Last week, Slate published an article that alleges the Rethinking Virginity conference was aimed at encouraging young women to “reconsider abstinence”. This is a misrepresentation of the event, which was aimed at challenging the heteronormative definitions of virginity and critiquing mainstream discourse about sexual abstinence. Though Slate alleges that the speakers “didn’t exhibit much tolerance for unusual or hedonistic behavior”, live tweets from the conference demonstrate the broad range of discussion topics, which included: interrogating the virginity ideal through the lens of queer sexuality and trans identity, criticizing the scare tactics of Bush-era abstinence-only programs, incorporating the perspectives of abstinent and queer people in mainstream sexual discourse, and challenging cultural definitions of sex promoted by male-centric pornography.
The article also states that one of the panelists used “shaming” language when answering a question about unprotected, non-monogamous sexual intercourse. Shelby Knox, another speaker present at the panel, tweeted this question and the subsequent answer live from the conference. Had Slate printed the quote in context, it would have been clear that the panelist in question was concerned about the public health ramifications of unprotected sexual activity and not stigmatizing promiscuity.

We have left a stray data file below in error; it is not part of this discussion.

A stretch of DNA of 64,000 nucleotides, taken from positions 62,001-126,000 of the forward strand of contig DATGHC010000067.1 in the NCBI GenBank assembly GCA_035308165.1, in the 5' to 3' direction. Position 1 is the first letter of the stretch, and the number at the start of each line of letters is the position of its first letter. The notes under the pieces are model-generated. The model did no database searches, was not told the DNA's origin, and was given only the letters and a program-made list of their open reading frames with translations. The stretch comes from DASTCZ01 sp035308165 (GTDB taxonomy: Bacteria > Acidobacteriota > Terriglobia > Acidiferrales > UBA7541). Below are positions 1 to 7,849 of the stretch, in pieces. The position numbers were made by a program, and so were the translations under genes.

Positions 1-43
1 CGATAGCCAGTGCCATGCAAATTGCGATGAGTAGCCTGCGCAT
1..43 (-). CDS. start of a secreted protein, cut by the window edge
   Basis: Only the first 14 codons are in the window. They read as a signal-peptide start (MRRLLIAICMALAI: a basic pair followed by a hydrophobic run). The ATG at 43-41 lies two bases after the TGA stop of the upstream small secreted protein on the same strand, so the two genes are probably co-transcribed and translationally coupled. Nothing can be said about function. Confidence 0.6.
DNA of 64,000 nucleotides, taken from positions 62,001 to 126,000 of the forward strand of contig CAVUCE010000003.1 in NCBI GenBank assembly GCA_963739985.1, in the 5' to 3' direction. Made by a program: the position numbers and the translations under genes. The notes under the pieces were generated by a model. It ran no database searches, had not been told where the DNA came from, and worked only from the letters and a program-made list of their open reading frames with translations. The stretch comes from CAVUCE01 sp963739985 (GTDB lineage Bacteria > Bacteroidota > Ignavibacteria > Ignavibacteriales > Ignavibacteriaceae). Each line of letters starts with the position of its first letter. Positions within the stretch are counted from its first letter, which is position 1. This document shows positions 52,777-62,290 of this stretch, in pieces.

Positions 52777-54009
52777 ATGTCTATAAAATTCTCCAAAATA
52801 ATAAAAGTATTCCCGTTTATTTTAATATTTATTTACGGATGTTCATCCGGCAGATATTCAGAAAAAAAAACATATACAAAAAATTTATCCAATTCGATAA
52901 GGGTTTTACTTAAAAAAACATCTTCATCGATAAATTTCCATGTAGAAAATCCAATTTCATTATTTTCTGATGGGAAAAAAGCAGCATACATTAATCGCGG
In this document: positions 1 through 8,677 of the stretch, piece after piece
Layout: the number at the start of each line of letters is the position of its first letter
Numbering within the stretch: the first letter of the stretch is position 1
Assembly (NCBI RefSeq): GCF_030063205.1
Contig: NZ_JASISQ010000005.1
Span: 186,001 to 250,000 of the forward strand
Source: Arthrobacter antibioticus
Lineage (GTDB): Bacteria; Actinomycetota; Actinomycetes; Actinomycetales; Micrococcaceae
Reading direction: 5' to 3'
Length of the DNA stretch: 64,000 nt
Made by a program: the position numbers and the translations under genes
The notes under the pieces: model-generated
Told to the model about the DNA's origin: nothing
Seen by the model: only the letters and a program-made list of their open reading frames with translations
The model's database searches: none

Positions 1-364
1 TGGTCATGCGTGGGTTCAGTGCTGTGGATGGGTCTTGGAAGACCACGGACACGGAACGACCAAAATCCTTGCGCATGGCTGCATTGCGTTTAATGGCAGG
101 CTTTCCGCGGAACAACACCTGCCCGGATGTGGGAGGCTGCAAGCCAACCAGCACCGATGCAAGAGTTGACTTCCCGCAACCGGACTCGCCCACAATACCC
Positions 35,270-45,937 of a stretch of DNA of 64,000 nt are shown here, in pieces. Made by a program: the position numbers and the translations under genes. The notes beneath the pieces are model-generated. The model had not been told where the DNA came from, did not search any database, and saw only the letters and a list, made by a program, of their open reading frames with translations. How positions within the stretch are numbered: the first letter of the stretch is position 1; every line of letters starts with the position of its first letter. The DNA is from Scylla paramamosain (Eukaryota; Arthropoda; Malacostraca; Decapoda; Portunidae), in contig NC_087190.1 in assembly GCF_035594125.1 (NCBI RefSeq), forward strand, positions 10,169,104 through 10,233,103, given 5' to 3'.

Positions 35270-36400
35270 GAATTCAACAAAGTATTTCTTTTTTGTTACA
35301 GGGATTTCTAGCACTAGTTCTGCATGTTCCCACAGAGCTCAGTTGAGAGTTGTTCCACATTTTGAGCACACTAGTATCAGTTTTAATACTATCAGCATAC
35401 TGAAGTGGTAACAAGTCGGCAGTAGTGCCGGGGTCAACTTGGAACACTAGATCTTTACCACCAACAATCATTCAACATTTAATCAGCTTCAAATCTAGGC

The following articles dispute the validity of the Slate piece:
“Young Feminist Bashing: Rethinking Virginity Edition”, Shelby Knox, conference panelist, on her blog
“Everyone’s An Expert On Girls’ Sex Lives”, Tracy Clark-Flory on Salon
“A Different Take On ‘Rethinking Virginity’”, Lena Chen, event organizer, on Double X
For a more accurate look at the topics and content of the conference, please consult the post-event overviews and panel recaps by participants and journalists.
Please direct questions and comments on the Slate article or the conference to the Harvard College Queer Students & Allies’ Women’s Events & Outreach Chair Emerita at lena[at]lenachen.com.